Article Contents

  • 1. A pro’s release that you could emulate
  • 2. Why this release works on the PBA Tour
  • 3. Common failure points with this release
  • 4. Will this release work on league shots?
  • 5. Conclusion

This three-part series started with a dose of truth and reality. That reality was that we can’t all throw the ball like the pros do, and sometimes we do more harm to our games—and possibly our bodies—if we try. In the second part of the series, I described what I thought was the ideal ball roll for a lot of league bowlers and the conditions they bowl on. That ideal ball roll took us away from the mantra of “working the inside of the ball” and replaced it with working the side of the ball to create more than 45 degrees of axis rotation. Creating more than 45 degrees of axis rotation is not something league bowlers usually hear as a suggestion.

I am not suggesting that more than 45 degrees of axis rotation is rare among league bowlers, because it’s not; some league bowlers even have too much. A lot of bowlers with just the right amount of axis rotation for the conditions they bowl on ask me to teach them to stay behind the ball, and that’s just fine. I think everyone should be able to do both, but for the right reason. Hearing that the pros “work the inside of the ball” is not one of them.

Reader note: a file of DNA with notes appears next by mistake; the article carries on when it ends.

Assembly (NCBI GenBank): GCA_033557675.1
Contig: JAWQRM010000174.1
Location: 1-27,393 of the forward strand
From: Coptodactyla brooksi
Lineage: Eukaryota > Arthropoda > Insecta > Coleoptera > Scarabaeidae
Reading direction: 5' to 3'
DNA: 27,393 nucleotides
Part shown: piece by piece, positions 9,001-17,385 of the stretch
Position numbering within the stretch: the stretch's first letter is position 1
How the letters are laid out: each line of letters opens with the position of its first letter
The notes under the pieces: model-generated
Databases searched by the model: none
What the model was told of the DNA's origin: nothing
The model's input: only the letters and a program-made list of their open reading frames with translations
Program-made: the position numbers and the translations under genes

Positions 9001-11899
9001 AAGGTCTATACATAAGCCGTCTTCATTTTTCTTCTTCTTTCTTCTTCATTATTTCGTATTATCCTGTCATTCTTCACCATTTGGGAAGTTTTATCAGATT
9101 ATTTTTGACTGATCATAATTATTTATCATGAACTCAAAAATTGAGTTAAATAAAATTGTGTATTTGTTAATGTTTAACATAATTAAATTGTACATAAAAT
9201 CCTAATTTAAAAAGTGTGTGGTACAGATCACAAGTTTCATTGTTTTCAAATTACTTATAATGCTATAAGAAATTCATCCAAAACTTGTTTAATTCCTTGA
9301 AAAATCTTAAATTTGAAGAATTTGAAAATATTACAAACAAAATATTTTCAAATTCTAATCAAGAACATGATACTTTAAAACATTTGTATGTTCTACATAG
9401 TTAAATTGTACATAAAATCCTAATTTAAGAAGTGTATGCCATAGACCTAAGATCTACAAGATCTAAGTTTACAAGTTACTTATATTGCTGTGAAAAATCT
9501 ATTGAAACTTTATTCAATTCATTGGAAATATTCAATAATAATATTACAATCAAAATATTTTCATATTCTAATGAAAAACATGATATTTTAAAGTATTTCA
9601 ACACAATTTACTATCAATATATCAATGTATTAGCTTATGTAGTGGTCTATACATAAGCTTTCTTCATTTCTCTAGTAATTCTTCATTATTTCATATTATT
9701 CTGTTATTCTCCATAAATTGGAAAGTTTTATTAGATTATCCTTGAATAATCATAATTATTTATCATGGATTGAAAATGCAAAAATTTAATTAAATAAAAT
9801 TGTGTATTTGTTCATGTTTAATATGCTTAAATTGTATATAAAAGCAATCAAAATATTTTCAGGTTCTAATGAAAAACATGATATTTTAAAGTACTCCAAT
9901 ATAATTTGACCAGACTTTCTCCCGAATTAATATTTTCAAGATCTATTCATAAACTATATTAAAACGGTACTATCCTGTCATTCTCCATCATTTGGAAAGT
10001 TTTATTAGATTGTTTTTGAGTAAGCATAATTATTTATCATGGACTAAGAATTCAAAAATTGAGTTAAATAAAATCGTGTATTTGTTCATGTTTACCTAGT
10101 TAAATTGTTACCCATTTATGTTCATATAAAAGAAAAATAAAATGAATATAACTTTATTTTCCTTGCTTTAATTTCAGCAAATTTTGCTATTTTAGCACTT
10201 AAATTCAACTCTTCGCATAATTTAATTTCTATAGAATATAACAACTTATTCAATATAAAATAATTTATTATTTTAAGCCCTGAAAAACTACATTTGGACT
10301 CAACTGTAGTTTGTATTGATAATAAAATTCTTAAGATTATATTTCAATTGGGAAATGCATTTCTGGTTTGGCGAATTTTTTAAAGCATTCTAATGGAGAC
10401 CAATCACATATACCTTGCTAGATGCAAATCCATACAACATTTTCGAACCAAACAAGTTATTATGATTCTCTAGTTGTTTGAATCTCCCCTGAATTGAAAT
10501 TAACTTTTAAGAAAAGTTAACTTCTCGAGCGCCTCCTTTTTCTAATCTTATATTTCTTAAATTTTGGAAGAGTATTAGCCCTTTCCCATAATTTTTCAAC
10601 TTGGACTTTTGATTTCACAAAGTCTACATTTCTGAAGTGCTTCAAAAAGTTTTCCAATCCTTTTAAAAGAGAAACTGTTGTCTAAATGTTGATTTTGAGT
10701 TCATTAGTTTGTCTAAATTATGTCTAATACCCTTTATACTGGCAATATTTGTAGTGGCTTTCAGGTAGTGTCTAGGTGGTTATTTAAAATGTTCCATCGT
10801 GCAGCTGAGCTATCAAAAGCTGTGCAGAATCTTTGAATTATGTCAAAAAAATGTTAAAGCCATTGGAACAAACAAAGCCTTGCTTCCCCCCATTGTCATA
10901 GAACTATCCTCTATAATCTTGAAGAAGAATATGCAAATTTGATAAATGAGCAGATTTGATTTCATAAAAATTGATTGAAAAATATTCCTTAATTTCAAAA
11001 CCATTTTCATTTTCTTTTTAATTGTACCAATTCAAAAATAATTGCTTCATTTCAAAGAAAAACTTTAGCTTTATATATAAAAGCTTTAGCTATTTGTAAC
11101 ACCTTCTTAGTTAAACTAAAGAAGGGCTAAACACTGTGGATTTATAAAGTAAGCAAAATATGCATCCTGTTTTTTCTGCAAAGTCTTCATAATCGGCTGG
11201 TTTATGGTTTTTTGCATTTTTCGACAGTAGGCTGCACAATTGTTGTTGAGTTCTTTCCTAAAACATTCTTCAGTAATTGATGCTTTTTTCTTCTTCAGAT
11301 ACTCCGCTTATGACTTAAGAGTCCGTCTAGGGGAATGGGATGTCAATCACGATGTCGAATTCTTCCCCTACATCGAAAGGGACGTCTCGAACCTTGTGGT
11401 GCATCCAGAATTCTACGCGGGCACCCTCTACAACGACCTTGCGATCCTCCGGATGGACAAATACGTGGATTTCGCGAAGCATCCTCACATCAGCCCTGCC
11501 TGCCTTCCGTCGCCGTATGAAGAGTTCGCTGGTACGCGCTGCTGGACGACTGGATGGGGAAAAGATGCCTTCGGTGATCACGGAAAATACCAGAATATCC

Over 25 years of coaching experience has taught me that a lot of bowlers want to try to emulate the pros of the sport they love. I am sure that is true in every sport. It’s not a great idea to directly try to copy anyone else’s game because everyone is an individual with individual abilities. We can, however, look at other bowlers’ games and see if ...

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Ron Clifton

About Ron Clifton

Ron Clifton has been coaching at the professional level for 25 years. He conducts “Advanced Bowler Training Clinics” across the U.S. and is the inventor and manufacturer of Ron C’s Magic Carpet for thumbholes. Ron can be found on the web at